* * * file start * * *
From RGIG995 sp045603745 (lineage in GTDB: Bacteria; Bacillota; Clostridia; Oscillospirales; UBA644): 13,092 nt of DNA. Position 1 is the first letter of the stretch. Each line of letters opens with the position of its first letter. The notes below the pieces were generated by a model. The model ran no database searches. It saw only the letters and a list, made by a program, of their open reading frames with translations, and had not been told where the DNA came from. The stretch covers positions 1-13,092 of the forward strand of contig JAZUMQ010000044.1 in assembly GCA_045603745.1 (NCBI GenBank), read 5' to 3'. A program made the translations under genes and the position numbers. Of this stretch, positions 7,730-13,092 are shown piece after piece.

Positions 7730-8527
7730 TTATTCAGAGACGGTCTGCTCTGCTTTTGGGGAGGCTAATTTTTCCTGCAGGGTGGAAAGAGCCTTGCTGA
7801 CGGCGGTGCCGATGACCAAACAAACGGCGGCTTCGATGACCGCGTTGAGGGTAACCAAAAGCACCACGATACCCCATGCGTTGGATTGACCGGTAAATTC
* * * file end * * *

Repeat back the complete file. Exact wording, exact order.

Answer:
From RGIG995 sp045603745 (lineage in GTDB: Bacteria; Bacillota; Clostridia; Oscillospirales; UBA644): 13,092 nt of DNA. Position 1 is the first letter of the stretch. Each line of letters opens with the position of its first letter. The notes below the pieces were generated by a model. The model ran no database searches. It saw only the letters and a list, made by a program, of their open reading frames with translations, and had not been told where the DNA came from. The stretch covers positions 1-13,092 of the forward strand of contig JAZUMQ010000044.1 in assembly GCA_045603745.1 (NCBI GenBank), read 5' to 3'. A program made the translations under genes and the position numbers. Of this stretch, positions 7,730-13,092 are shown piece after piece.

Positions 7730-8527
7730 TTATTCAGAGACGGTCTGCTCTGCTTTTGGGGAGGCTAATTTTTCCTGCAGGGTGGAAAGAGCCTTGCTGA
7801 CGGCGGTGCCGATGACCAAACAAACGGCGGCTTCGATGACCGCGTTGAGGGTAACCAAAAGCACCACGATACCCCATGCGTTGGATTGACCGGTAAATTC